By Charles Lammam
and Hugh MacIntyre
The Fraser Institute
The City of Vancouver’s plan to become a living wage employer will likely be a costly failure.
Vancouver city council voted recently to make the city a living wage employer, and proponents claim this will help vulnerable workers.
But the unfortunate reality is that the implemented policy will likely increase costs for city taxpayers without helping those most in need.
According to a city report, the policy will “ensure that direct employees [of the city] and individuals employed by contracted service providers, including subcontractors, are compensated at or above the Living Wage rate.” The region’s living wage is pegged at $20.64 per hour, nearly twice the provincial minimum wage, based on calculations by the Canadian Centre for Policy Alternatives (CCPA).
The CCPA defines a living wage as “the amount needed for a family of four with two parents working full-time to pay for necessities, support the healthy development of their children, escape financial stress and participate in the social, civic and cultural lives of their communities.”
Taking their calculations at face value, a few key points are worth mentioning about the policy’s scope.
All direct city employees and most contract workers covered by the new policy are already paid at or above the CCPA’s living wage rate, according to the city’s report.
But some contract workers (in security, janitorial and graffiti removal services) are compensated below $20.64 per hour. The city estimates that bringing these workers up to the current living wage rate will cost $590,000 annually. That’s equivalent to 2.5 percent of the $23.4-million increase in annual property tax revenue for 2016.
If the city absorbs the higher labour costs of government and contracted workers, Vancouver’s living wage law will increase the cost of city services. That means higher municipal taxes or reduced spending on other services – a lose-lose scenario for city taxpayers.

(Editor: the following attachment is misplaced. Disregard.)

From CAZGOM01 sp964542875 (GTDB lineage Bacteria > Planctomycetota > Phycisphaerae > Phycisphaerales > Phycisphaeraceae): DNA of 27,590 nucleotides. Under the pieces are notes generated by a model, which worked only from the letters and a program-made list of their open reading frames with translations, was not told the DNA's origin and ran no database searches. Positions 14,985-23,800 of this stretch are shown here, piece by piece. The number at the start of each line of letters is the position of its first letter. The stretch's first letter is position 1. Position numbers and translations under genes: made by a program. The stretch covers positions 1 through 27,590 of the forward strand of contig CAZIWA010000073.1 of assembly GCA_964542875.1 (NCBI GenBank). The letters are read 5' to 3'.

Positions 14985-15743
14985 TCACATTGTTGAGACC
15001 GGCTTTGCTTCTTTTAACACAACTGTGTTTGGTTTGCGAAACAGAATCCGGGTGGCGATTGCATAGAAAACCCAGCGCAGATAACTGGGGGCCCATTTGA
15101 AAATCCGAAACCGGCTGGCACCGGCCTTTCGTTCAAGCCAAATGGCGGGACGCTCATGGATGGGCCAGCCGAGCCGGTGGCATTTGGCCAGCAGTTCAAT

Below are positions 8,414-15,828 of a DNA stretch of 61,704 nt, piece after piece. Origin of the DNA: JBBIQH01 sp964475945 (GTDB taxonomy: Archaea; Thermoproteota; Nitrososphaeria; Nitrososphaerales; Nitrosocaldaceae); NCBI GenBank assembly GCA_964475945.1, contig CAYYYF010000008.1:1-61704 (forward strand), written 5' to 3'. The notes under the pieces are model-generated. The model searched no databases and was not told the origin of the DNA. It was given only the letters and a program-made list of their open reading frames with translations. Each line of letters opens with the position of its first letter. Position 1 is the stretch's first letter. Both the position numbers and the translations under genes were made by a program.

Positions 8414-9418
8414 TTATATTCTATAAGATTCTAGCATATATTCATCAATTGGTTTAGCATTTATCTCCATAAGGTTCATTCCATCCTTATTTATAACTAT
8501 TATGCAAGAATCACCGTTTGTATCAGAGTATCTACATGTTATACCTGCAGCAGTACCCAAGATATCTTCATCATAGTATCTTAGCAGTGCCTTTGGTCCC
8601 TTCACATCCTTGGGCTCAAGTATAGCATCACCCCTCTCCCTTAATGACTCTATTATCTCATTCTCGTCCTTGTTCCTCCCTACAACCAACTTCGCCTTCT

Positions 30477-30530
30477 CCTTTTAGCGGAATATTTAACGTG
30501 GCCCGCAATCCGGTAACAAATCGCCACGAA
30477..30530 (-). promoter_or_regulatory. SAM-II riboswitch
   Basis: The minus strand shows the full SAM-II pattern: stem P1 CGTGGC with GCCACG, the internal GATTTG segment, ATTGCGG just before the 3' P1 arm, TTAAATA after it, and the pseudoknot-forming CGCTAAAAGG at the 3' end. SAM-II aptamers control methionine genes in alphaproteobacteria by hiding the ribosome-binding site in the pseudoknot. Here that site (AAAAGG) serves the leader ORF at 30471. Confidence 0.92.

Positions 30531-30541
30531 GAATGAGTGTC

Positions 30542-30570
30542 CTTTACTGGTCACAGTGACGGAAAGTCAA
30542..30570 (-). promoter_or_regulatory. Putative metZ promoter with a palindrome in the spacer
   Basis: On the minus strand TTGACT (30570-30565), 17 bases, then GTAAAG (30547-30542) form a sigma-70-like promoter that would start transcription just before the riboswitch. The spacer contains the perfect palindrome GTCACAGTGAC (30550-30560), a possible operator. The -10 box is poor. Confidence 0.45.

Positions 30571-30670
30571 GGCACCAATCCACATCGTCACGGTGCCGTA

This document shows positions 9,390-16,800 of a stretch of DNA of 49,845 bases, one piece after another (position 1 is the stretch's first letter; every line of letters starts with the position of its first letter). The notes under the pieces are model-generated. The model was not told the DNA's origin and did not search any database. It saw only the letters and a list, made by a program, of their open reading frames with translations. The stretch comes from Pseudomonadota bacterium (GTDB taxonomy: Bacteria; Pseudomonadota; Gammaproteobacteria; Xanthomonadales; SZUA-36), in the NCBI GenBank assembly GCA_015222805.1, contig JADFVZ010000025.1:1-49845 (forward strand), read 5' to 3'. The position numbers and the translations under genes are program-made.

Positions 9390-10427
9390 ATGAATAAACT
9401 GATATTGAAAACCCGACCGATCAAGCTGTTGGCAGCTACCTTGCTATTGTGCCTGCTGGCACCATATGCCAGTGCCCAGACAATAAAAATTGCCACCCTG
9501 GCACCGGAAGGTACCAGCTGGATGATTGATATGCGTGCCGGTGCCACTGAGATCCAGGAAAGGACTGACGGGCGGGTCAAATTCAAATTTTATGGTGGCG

Some taxpayers may be willing to accept more costly city services if the living wage policy effectively helped those most in need. But the best and most rigorously analyzed evidence shows otherwise.
Living wage laws tend to reduce employment opportunities for low-wage and low-skilled workers. This shouldn’t surprise those familiar with some research on minimum wages. When governments mandate a wage above the prevailing market rate, employers often respond by cutting back on jobs, hours and on-the-job training. Less-skilled workers – with fewer qualifications and experience – are collateral damage.
Yet proponents tend to overlook these consequences. In reality, while some workers will benefit from a higher wage, their gain comes at the expense of others who lose employment opportunities. Research finds employers respond to living wage laws by hiring more qualified workers to justify the artificial wage increase while passing over those with fewer skills.
This is a perverse outcome since less-skilled workers are presumably among the very people the policy is intended to help. If employers keep or hire more productive workers, who would have been paid a higher wage anyway, it defeats the purpose of adopting living wage laws in the first place.
And living wage laws often don’t effectively target poor families. In one study of seven major U.S. cities, researchers found that the overwhelming majority of living wage beneficiaries (nearly 75 percent) were not initially poor.
Rhetoric notwithstanding, Vancouver’s living wage will do little to assist vulnerable workers and will likely increase municipal costs, to the detriment of city taxpayers.
Charles Lammam is director of fiscal studies and Hugh MacIntyre is policy analyst at the Fraser Institute.